Glenn Beck has recently talked about the idea of "the Singularity" (a technology-evolutionary jump) with futurist Ray Kurzweil. Beck has also shown off his new 3D printer and spoken briefly about the implications of such technology. And TheBlaze has written at length about the Wiki-Weapons project by the non-profit Defense Distributed, which seeks to create a functional 3D printable gun design for anyone on the Internet to download.
Pull all these topics together with the idea that technology will soon outpace government regulation, will raise ethical questions unlike those humanity has ever faced, and the question "just what everyone is to do about it?" and you have Thursday's night's show on TheBlaze TV.
Beck and Kurzweil, who leads artificial intelligence engineering at Google, discussed the notion of the Singularity only a few weeks ago. It's the concept that technology and humanity will reach a point where they're indistinguishable from each other.
Picture 35 years from now. Beck said on the show, it's a place where people's brains will connect directly to the Internet and download information, not only increasing their knowledge but improving physical factors like their hearing or eyesight. It's a place where technology will be so synced with the mind that humans could replace or repair their limbs simply by picturing them.
If you think this sounds crazy, as Beck mentioned you might, consider how far technology has come by just comparing a 1993 Macintosh computer with today's smartphone that fits in the palm of your hand. Consider where artificial intelligence has come in the last few decades, where machines are beginning to learn, not just being programmed for a specific function by humans.
The next step will be when humans are no longer the only designers. The next step is when artificial intelligence begins designing things itself, Beck said. Now, a 3D printer, for example, is programmed by humans to build something. Someday, Beck said the machine itself will be the designer and creator. At this point, Beck said machines will surpass humans in intelligence -- and that is the Singularity.
Those who believe the world is heading toward the Singularity believe it is doing so at an exponential rate, called the Law of Accelerating Returns. Some might find this scary and wonder if the rate at which technology is improving can be stopped. As Beck said on the show, experts think it's impossible to stop. If that's the case then how can the government regulate the technology?
"The answer is not, should not and cannot be regulation," Beck said. "The answer is not anti-technology. ...The answer is to know your 'why'."
Beck said technology will advance so quickly, the government will not be able to keep up with its regulation. By the time any governance is passed, the tech would be outdated.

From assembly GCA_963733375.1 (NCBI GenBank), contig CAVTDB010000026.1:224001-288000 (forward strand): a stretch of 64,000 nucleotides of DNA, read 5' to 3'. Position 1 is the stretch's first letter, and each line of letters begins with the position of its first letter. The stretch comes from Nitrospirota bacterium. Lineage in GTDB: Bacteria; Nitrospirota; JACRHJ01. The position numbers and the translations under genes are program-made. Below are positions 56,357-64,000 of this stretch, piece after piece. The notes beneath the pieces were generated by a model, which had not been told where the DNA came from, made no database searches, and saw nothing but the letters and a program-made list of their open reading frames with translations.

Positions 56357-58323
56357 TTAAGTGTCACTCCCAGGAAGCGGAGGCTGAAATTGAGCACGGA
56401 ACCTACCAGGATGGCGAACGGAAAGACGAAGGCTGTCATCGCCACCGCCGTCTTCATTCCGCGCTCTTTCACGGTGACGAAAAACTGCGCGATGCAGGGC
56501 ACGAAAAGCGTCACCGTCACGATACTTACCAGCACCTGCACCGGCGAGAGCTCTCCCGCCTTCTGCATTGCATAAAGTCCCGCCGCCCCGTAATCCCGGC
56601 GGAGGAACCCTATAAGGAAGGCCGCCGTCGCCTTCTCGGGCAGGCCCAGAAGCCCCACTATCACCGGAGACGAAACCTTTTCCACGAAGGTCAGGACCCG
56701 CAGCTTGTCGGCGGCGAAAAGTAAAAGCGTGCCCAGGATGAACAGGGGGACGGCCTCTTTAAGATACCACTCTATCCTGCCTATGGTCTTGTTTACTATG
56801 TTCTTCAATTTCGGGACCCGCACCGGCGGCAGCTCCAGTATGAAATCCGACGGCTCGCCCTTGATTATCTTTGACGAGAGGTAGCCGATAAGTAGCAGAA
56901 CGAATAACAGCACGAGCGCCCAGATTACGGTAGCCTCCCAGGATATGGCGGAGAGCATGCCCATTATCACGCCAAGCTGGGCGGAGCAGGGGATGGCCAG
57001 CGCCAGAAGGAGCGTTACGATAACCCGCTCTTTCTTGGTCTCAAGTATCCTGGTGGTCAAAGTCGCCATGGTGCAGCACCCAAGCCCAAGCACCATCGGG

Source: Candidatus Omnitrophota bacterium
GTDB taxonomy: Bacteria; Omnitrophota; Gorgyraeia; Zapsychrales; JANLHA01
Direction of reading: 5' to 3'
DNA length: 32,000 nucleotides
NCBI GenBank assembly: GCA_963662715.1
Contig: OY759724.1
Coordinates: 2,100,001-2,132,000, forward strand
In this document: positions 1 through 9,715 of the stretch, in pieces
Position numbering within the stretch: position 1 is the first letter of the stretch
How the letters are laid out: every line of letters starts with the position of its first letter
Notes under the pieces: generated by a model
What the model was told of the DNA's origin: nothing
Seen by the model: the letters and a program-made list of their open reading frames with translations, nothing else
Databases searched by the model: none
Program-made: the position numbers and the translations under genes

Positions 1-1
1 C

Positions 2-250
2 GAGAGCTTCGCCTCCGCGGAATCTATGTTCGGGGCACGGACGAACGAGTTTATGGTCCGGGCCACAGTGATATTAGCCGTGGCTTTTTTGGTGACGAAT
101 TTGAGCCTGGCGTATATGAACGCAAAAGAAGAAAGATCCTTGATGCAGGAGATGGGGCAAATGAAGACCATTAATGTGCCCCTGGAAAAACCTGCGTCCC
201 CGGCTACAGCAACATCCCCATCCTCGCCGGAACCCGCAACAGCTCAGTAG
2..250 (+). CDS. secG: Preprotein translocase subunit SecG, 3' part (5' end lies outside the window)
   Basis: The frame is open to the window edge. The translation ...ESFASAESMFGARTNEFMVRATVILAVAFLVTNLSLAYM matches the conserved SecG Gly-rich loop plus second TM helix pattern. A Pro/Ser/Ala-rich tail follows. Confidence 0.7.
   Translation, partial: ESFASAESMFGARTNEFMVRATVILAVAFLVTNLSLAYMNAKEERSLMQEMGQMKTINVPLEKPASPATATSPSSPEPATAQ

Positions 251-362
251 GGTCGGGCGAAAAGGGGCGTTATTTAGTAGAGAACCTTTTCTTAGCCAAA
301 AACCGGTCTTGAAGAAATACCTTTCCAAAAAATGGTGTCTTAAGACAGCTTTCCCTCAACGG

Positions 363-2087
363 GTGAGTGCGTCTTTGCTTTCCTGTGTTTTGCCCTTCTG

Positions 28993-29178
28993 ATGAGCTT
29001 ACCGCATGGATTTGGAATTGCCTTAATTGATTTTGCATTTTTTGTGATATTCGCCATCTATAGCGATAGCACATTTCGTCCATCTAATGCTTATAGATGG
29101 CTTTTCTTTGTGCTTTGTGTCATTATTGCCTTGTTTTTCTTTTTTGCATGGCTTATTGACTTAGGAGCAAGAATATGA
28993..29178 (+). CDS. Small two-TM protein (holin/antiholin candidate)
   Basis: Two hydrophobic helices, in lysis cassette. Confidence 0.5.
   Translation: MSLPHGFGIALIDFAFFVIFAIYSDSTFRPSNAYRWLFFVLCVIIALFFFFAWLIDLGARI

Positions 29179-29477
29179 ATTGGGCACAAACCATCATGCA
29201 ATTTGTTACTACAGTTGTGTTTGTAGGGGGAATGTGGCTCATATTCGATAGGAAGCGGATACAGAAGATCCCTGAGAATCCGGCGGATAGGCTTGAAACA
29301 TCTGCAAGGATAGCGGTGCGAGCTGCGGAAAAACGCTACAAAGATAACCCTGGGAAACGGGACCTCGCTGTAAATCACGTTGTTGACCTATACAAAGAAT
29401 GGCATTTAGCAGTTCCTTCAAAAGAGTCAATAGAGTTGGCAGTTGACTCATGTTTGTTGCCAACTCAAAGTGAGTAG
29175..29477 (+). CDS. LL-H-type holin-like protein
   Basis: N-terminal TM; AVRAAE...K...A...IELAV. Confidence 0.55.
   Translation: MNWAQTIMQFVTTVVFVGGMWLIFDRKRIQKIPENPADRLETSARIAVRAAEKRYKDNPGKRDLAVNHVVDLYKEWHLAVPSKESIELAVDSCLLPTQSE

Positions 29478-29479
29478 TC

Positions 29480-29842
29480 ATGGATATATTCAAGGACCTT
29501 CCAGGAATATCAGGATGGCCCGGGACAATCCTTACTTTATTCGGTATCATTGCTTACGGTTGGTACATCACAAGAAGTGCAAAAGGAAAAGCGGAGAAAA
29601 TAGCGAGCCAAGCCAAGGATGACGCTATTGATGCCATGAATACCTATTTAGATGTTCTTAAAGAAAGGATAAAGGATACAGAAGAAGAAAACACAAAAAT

"A new digital frontier is coming and we have to be aware of it -- and the only way to survive is to tame ourselves ... self governance," Beck said.
Beck explained that advancing technology is not bad or evil, but people must be prepared to use it responsibly and be aware of the potential dangers new technology will pose. It's like fire, according to Beck. When people know how to use it and can master it, it can drastically improve their lives. But if people lose control of it, fire can be dangerous.
The current regulations being imposed and proposed for firearms is another good example. Beck hosted Defense Distributed founder Cody Wilson on his show. Wilson's project to create a fully functional 3D printed gun recently showcased its development of a plastic, high-capacity magazine. Although there have been propositions to ban so-called high-capacity magazines, the design Defense Distributed posted on its website for such a 3D printable magazine has been downloaded more than 50,000 times within the last week, according to Wilson. With 3D printing technology, these are items that Wilson said essentially cannot be banned.
Beck acknowledged that while the use of 3D printers has its benefits in ensuring Second Amendment rights, in the wrong hands they could lead to nefarious activities as well.
And the printers themselves, although considered too expensive by many now are predicted to be like the desktop, ink-jet printer not too far in the future. Not only that but they already print beyond just plastic items.
Beck hosted Hod Lipson, a computer science professor at Cornell University and the founder Fab@Home, who has begun a project to make the printers smaller and intended for household use. Lipson pointed out commercial 3D printers can already print useful metal objects. The technology is already being used to print objects for medical purposes as well, but Beck said experts predict it will someday print pharmaceutical drugs and even food items like meat.
Watch part one of Lipson's interview with Beck here:
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